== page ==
Willie bristled. “He’s never kicked me in his life. Tripped me up, tugged my jersey and pulled me down.
“But he’s never kicked me!”
Speaking of wonderful wee touchline magicians, we couldn’t possibly miss a mention of Jimmy Johnstone.
Tommy Gemmell loved his fellow-Lisbon Lions and what they achieved for Celtic, in particular, and the world of football, in general.
He could spend hours extolling the virtues of Ronnie Simpson, Jim Craig, Bobby Murdoch, Billy McNeill, John Clark, Willie Wallace, Stevie Chalmers, Bertie Auld and Bobby Lennox.
It must be said he was also a big fan of Davie Hay.
But there is no doubt that wee Jinky Johnstone had a special place in the heart of Tommy Gemmell. They were football’s odd couple with Tommy standing at 6ft 2in and Jinky at just 5ft 4in.
They first met even before they joined Celtic as they both attended Burnbank Technical College in Lanarkshire.
Tommy had thoughts of becoming an electrician and Jinky was training to become a welder. Thankfully, their career paths took a dramatically different course.
Tommy and Jinky both signed for Celtic in the winter of 1961 and became the best of buddies throughout their lives.
Tommy had a host of tales about Jinky, who, of course, was voted the Greatest-Ever Celtic Player by the supporters.
We all knew what he got up to on the field, but his off-the-field antics were just as entertaining.
Tommy told me the story of Jinky turning up at Celtic Park one day with a brand new Jaguar car. The wee man was as proud as Punch.
“Tam, come and have a smell at these seats. They’re real leather – that’s no’ rubber. Classy wheels, eh? A cigar lighter, too.” And so on.
Tommy agreed to let Jinky pick him after training the following day and they would head up to Crief for a relaxing spot of fishing.
They were heading to one of Tommy’s favourite spots and he was giving his wee mate directions.
At one point, they came to a roundabout.
“Which way, Tam?” asked Jinky.
“Straight through, Wee Man,” answered Tommy.
And with that, Jinky drove up onto the roundabout, through flower beds and all sorts of plants and down the other side.
“What the hell was that?” screamed Tommy.
“Well, you said straight through,” answered Jinky.
Tommy Gemmell will always be remembered as the guy who sent West German midfielder Helmut Haller into orbit when Scotland were playing in a World Cup qualifier in Hamburg in 1969.
The Scots were losing 3-2 in a crucial game that would go a long way to determining their hopes of playing in Mexico the following year.
With a minute to go, Tommy was charging through into his favourite position about 25 yards out and lining up a shot with his mighty right boot.
Haller snaked out a foot and blatantly tripped Tommy.
Tommy went down in a heap and was furious when the Swiss referee didn’t award the expected free-kick. His mood didn’t get any better when he saw Haller laughing.
The red mist came down and Tommy chased after the West German and attempted to put him over the stand.
Helmut Haller died in October 2012. I telephoned Tommy to get his reaction. Quick as a flash, he said: “I hope they’re not going to blame me.”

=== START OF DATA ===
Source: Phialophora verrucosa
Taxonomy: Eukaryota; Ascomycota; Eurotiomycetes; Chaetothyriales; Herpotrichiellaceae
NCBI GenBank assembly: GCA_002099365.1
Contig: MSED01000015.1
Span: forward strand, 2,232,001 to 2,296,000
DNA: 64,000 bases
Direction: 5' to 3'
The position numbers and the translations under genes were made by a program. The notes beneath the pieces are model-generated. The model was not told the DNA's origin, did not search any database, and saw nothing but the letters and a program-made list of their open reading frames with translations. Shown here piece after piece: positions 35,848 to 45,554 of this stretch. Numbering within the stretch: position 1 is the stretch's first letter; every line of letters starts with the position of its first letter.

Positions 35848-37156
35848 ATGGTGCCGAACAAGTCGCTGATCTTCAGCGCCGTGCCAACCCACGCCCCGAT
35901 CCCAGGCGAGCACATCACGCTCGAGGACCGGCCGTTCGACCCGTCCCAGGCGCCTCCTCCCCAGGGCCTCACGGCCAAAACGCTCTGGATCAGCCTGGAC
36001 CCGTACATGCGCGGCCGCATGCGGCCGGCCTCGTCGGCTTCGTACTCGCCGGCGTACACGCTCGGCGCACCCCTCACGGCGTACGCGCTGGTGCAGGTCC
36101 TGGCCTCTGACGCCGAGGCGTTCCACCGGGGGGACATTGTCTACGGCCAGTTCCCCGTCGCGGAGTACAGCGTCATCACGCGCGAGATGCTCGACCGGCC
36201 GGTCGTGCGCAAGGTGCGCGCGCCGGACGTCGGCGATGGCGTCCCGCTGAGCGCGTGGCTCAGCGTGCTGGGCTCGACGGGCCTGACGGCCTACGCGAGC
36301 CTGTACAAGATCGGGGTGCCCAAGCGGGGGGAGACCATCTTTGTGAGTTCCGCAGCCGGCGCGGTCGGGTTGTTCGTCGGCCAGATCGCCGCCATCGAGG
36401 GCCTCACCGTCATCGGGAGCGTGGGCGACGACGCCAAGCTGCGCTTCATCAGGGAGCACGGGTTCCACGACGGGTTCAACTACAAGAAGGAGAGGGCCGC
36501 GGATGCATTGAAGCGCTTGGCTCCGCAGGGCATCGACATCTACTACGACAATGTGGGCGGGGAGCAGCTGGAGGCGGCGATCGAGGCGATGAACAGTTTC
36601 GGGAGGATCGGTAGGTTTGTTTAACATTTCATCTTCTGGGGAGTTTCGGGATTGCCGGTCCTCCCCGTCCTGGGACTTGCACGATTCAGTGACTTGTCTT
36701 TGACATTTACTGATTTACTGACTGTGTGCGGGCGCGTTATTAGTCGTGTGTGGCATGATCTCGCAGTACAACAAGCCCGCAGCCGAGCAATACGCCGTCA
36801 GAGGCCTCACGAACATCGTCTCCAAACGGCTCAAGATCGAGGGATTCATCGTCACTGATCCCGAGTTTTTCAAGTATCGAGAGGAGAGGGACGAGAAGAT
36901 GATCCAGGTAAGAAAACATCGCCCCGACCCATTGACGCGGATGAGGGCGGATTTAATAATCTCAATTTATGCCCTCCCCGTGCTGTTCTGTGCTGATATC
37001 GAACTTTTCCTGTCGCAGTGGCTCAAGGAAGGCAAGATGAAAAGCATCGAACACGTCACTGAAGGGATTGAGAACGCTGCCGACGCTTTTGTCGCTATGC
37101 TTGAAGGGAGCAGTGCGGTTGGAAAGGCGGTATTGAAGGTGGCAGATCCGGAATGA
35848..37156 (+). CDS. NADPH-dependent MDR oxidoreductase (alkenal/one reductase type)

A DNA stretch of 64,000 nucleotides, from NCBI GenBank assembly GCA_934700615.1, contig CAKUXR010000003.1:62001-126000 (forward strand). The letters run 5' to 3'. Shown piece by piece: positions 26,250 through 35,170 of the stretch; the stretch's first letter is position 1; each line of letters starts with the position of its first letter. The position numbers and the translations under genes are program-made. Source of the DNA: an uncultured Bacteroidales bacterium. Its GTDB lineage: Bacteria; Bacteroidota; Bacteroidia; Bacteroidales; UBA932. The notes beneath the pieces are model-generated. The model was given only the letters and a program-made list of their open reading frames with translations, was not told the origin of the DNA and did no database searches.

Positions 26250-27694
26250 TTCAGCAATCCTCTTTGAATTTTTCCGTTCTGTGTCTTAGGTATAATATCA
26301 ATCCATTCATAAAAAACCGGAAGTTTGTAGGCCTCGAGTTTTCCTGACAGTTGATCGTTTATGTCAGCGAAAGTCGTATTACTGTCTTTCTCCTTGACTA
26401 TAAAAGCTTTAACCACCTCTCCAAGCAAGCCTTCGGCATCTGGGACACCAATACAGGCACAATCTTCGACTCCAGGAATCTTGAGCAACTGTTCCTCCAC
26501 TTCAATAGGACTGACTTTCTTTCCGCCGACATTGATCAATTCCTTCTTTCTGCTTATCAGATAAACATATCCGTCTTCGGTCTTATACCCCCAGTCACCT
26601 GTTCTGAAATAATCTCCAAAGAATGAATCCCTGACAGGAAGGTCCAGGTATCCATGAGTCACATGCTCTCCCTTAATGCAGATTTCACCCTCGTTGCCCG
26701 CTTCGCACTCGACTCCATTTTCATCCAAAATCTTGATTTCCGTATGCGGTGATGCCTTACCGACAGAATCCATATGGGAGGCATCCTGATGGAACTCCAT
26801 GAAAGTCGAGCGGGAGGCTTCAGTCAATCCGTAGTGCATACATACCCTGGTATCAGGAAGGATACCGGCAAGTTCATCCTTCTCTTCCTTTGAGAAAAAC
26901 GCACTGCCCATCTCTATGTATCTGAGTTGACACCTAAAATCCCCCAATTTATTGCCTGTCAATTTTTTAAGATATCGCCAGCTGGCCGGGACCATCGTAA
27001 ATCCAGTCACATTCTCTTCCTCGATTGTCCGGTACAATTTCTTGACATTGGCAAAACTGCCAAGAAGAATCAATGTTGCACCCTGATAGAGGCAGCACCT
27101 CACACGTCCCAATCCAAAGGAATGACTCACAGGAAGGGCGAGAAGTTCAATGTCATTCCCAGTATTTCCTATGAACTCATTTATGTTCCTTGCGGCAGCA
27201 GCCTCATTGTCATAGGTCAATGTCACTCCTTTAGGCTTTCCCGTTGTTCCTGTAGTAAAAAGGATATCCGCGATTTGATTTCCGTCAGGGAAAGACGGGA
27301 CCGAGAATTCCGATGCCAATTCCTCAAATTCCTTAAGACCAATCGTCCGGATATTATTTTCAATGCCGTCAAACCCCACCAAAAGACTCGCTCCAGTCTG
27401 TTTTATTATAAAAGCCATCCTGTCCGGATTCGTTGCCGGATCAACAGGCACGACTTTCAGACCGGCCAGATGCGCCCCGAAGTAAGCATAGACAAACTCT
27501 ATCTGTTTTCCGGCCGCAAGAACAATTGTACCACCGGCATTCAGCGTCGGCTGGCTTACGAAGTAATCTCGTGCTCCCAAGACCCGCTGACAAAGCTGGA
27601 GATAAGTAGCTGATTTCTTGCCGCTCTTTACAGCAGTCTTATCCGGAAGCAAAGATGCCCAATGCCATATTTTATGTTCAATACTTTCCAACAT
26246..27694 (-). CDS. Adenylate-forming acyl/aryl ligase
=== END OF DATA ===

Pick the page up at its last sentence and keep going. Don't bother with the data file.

I won’t dwell on Tommy Gemmell’s latter years. My wife and I travelled through to Dunblane to go for lunch once a week for almost six years. It was always a pleasure to spend time in this bloke’s company.
We spoke on the phone virtually every day.
Of course, the chat always got around to Celtic. Tommy wasn’t able to get to as many games at Celtic Park as he would have liked, but he still retained a special interest in the club.
He would see the action on TV and read the reports. He always paid particular attention to the left-backs over the years. He rated the players who went that extra mile and realised that attack was the best form of defence.
Tommy liked Andy Lynch, who, of course, had started his career as an outside-left with Hearts.
He enjoyed the exciting forays of Emilio Izaguirre and I can tell you he had the highest regard for Kieran Tierney.
Genuinely, he spoke in glowing terms about the young man and I suppose if anyone could spot a left-back it would be Tommy Gemmell.
In the past six months or so, Tommy’s health was faltering. He was becoming increasingly frail, but I never once heard him moan about the situation.
One of his favourite sayings was: “Why should a living man ever complain?”
I didn’t think there was anything left for Tommy Gemmell to do to prove he was such an inspiration.
I was in awe of the courage, strength and character of the man.
One of his favourite actors was John Wayne.
Even Hollywood at its most far-fetched could never have captured the spirit and fortitude of Tommy Gemmell as he spent virtually the last three months of his incredible life bed-bound.
On December 7 last year, Tommy moved from Dunblane to the 3 Bridges care facility in the south side of Glasgow, ironically not far from Hampden Park.
He had fought and overcome so many obstacles as a footballer and a man, but this was one fight even the great Tommy Gemmell could not win.
Last Thursday morning around 1.30, Tommy passed away. His wife Mary, who had been at his bedside for practically an entire week, phoned me a few minutes later.
“Tommy’s gone,” she said. Those were the words we dreaded, but realised were inevitable.
You may believe you are well prepared for the news, but the words still hit you with the force of a wrecking ball.
At that moment, the world lost a good man, Celtic lost a favourite son, football lost a legend and my wife Gerda and I lost an exceptional friend.
More importantly, Mary lost a wonderful husband she called “the love of my life”.
Tommy Gemmell, after a decade of unparalleled success at Parkhead, was transferred to Nottingham Forest in December 1971. He was 28. And, of course, he didn’t want to leave Celtic.
It was only a matter of time before he returned to Paradise. And he managed that this morning.
Rest In Peace, old chum.